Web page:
This letter is in response to “A view from the bridge”, a review of three books on Chernobyl, including the recent book by Kate Brown…
This letter is in response to “A view from the bridge”, a review of three books on Chernobyl, including the recent book by Kate Brown, published by the Economist in their March 9 2019 edition.
Reading your review of three books on Chernobyl (“A view from the bridge”, March 9th 2019), I was concerned by the suggestion that tens of thousands of scientists around the world — including at the IAEA and WHO — might have colluded to “cover up” the “true medical and environmental effects” of radiation from nuclear accidents, operating nuclear plants and nuclear medicine. Such conspiracy theories only serve to stoke exaggerated fears of radiation and foment distrust in science and experts. Nuclear techniques have given us, amongst many other things, life-saving medical imaging and cancer treatments, new varieties of drought-resistant wheat and high-yielding rice, and one of the best tools we have in the fight against climate change: clean, reliable and low-carbon nuclear power. A study from climate scientists at NASA estimated that by displacing more polluting energy sources nuclear power has saved 1.8 million lives (and counting).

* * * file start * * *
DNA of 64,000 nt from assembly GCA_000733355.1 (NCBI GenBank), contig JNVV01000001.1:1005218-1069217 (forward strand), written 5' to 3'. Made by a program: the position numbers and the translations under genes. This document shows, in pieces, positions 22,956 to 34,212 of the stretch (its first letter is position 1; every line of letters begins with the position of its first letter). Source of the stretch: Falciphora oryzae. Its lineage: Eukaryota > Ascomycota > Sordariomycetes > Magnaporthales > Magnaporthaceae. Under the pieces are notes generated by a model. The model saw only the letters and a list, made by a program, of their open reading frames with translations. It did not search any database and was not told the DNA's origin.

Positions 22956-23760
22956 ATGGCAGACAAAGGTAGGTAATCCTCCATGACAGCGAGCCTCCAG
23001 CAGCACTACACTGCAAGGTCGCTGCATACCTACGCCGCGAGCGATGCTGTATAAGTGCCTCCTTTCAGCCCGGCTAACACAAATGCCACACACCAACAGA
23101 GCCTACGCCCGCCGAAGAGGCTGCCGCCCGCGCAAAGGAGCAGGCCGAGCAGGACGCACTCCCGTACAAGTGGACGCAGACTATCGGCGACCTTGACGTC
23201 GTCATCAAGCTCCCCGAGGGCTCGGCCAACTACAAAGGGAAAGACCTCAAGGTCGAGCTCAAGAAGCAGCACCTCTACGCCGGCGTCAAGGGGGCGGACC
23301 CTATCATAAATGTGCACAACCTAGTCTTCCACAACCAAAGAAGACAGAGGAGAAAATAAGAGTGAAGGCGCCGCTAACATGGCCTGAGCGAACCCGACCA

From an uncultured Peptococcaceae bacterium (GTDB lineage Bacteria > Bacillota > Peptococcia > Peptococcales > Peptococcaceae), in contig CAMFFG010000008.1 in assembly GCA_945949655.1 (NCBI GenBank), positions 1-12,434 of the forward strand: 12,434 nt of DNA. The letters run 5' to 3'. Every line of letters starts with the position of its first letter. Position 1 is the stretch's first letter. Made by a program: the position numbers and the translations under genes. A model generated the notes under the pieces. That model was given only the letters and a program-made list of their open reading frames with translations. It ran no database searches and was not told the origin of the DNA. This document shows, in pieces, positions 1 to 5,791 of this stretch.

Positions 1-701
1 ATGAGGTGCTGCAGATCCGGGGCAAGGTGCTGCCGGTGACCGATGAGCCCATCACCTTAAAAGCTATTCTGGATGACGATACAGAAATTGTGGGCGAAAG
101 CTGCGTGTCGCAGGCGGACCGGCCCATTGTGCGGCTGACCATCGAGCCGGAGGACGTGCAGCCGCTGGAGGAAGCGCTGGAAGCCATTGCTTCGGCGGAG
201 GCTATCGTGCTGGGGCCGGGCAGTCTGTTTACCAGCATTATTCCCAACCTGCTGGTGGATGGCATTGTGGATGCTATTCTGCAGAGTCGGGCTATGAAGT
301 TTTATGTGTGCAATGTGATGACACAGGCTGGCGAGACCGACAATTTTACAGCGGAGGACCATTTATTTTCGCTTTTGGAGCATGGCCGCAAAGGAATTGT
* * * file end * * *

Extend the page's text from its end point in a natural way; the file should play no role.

Instead of fearing radiation from nuclear plants, readers would do better to worry about the air pollution from burning fossil fuels known to be responsible for around 8 million deaths every year, according to the WHO. But then again, what do the experts know?
Editor-in-Chief, Generation Atomic